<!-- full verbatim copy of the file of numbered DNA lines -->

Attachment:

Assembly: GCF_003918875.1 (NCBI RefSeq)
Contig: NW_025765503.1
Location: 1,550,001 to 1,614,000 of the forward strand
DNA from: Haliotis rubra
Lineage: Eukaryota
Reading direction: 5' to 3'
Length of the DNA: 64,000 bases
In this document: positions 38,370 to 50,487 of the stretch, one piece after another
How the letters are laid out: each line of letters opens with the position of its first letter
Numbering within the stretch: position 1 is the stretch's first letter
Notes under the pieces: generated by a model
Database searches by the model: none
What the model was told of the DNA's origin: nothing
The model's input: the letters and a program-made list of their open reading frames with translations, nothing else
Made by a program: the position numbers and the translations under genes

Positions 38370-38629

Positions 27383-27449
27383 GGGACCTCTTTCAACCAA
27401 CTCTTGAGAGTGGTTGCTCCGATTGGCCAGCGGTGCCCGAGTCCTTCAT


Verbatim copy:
Assembly: GCF_003918875.1 (NCBI RefSeq)
Contig: NW_025765503.1
Location: 1,550,001 to 1,614,000 of the forward strand
DNA from: Haliotis rubra
Lineage: Eukaryota
Reading direction: 5' to 3'
Length of the DNA: 64,000 bases
In this document: positions 38,370 to 50,487 of the stretch, one piece after another
How the letters are laid out: each line of letters opens with the position of its first letter
Numbering within the stretch: position 1 is the stretch's first letter
Notes under the pieces: generated by a model
Database searches by the model: none
What the model was told of the DNA's origin: nothing
The model's input: the letters and a program-made list of their open reading frames with translations, nothing else
Made by a program: the position numbers and the translations under genes

Positions 38370-38629

Positions 27383-27449
27383 GGGACCTCTTTCAACCAA
27401 CTCTTGAGAGTGGTTGCTCCGATTGGCCAGCGGTGCCCGAGTCCTTCAT